I have been using the GPS to program the approach i.e. ILS30R for KSTL with the NAV button selected. The only place there is a GPS/NAV switch is on the HSI. If I flip this to NAV while the AP is flying the approach, the AC turns away from the proper course.

I have been waiting until I have the runway in sight, then selecting the APPR button on the AP, slowing to about 140 (Beechcraft Baron 5Cool, dropping the gear, and then I flip the GPS/NAV on the HSI to NAV. At that point, the AP seems to lock on the GS and the ALT begins to drop down to MSL at which point during 2 attempts, I have been at the runway threshold.

This last time I attempted this, the AC did not seem to capture the GS properly, because I was dropping altitude too soon, even the VASI was red over red, and I had to pull up to keep from dropping too soon.

Now, if I could get popular warnings like: TOO LOW TERRAIN, TOO LOW GEAR, GLIDESLOPE etc! Smile

Pro Member Chief Captain
99jolegg Chief Captain

I am referring to the NAV/GPS toggle switch. It just toggles between the two. This has to be on NAV before you engage the APP button. Make sure you have the identifier and that on the GPS, you are around 10nm away. Switching to NAV, should show you the glideslope on the HSI, so you know you have caught it. Then engage the APP button. That should work fine. I think the problem your having is 1) You don't have it on NAV before you engage APP and 2) You are engaging APP too early.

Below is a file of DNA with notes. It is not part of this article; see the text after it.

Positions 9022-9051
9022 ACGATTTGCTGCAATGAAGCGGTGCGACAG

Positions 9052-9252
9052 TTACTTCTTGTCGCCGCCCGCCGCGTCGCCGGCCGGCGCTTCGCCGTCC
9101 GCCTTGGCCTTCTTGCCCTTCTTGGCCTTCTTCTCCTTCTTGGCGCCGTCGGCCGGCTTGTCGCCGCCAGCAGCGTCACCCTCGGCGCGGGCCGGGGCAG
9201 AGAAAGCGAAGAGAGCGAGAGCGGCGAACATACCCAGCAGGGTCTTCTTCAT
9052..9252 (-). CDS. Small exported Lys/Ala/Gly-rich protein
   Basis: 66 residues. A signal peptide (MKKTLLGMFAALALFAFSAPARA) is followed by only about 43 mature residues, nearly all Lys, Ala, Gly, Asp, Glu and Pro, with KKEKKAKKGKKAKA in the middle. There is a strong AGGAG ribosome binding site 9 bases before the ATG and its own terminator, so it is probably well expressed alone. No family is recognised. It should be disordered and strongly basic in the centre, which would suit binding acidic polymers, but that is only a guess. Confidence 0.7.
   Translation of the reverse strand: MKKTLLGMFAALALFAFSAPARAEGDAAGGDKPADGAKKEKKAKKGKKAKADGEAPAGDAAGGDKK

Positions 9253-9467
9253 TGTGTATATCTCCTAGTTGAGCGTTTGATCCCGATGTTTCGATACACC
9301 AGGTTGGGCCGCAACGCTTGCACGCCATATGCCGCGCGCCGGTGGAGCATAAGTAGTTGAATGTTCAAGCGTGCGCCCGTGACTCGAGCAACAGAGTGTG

Let us know how you get on Wink

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Pro Member Chief Captain
99jolegg Chief Captain

Sorry, one more thing. It could be that you are going too fast (probably unlikely in a Baron) or it could be that you are not on the glideslope first. You should try and centre both axis' before you engage APP. This is because, the AP doesn't do a good job when it comes to flying you towards the glideslopel; it tends to overcompensate a lot. Once you are 10nm out, centered on both axis', have all the NAV correctly set up, have NAV/GPS on NAV and then engaged the APP, there is no reason why it shouldn't work.

Hope it all works Wink

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Don Wood Guest

Glen4cindy wrote: "I have tried using ATC, but, unless I am in an IFR flight plan, ATC tells me things like enter the downwind pattern, resume own navation, etc..."